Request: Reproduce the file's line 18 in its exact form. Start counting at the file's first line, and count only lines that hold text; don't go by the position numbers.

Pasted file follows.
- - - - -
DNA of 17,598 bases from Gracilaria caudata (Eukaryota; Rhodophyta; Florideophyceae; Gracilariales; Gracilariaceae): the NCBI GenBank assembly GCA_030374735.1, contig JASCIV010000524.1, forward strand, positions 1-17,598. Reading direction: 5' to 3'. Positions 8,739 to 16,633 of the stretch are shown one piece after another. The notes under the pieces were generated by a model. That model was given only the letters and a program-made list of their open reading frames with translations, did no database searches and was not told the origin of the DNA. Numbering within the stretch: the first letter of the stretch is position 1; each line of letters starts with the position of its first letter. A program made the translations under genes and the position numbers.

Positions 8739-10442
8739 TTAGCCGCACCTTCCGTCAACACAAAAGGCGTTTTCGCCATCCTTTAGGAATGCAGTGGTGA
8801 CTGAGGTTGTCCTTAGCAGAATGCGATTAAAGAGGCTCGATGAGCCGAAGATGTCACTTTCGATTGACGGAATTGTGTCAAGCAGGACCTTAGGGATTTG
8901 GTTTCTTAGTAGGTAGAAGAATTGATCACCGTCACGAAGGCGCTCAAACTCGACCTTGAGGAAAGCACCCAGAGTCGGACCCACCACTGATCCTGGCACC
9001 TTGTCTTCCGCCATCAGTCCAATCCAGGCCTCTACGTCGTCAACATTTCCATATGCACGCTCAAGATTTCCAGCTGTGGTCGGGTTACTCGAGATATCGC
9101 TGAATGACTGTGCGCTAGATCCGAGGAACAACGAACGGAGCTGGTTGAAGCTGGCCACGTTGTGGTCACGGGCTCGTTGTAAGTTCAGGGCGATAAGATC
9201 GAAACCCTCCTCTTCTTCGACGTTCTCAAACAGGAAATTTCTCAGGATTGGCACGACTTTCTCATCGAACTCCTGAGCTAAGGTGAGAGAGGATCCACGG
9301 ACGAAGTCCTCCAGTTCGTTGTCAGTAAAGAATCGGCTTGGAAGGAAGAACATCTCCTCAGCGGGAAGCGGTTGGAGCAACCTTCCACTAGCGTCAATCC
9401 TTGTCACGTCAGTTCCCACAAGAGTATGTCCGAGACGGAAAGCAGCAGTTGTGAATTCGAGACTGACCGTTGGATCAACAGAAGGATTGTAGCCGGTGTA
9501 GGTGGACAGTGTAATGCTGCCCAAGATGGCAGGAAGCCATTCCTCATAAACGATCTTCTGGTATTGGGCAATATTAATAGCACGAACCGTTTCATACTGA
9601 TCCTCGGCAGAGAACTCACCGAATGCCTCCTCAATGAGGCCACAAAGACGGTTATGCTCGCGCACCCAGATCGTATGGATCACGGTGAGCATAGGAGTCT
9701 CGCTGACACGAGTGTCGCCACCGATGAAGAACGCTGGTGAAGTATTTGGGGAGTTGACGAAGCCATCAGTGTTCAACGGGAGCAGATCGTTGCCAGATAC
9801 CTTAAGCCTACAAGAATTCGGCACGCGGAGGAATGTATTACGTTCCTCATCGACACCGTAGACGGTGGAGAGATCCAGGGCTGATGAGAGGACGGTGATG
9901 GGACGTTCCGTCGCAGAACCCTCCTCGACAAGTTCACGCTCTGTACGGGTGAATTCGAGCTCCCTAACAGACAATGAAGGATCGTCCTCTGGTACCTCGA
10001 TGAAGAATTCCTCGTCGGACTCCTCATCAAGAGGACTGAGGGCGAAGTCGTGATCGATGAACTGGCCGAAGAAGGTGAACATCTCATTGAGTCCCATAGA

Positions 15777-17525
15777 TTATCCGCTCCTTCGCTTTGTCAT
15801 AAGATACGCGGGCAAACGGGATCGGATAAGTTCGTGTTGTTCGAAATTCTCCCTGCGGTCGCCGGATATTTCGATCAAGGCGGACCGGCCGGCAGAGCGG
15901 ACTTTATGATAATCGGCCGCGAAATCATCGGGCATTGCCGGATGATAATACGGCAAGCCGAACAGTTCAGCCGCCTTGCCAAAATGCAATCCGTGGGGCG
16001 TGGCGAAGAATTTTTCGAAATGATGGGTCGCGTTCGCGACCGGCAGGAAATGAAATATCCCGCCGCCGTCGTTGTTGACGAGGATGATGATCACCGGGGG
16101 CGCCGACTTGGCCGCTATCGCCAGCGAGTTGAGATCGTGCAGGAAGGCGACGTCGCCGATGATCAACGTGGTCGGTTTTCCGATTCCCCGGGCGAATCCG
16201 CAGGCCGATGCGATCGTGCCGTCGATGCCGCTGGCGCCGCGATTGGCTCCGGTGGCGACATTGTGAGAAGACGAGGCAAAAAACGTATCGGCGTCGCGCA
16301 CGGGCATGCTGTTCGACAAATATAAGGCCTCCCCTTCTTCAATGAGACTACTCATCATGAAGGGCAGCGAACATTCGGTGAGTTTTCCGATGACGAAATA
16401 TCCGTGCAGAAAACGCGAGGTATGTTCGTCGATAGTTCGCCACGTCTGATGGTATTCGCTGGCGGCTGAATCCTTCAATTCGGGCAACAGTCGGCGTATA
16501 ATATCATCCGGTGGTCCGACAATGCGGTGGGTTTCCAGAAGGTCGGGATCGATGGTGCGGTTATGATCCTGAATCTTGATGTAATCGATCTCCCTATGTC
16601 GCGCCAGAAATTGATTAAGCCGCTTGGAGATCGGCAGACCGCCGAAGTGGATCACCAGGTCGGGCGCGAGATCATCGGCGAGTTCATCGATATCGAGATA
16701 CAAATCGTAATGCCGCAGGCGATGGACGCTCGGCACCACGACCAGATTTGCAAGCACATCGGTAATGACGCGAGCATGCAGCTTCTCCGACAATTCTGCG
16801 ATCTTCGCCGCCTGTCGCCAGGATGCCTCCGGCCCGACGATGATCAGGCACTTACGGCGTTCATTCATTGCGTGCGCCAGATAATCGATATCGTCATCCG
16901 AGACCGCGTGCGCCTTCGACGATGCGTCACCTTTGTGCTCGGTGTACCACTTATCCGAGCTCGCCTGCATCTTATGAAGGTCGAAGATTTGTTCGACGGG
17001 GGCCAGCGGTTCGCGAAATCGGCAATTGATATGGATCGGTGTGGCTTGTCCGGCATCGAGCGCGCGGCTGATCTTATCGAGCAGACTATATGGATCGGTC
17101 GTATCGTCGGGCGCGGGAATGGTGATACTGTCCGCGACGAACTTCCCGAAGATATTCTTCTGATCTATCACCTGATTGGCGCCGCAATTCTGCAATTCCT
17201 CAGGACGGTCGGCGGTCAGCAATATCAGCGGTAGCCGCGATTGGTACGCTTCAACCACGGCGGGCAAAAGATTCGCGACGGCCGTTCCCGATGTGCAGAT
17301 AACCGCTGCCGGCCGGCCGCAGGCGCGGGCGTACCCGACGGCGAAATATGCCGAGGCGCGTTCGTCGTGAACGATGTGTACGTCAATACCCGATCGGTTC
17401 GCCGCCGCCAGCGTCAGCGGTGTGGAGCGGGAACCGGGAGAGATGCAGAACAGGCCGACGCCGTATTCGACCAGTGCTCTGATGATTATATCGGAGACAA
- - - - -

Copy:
15777 TTATCCGCTCCTTCGCTTTGTCAT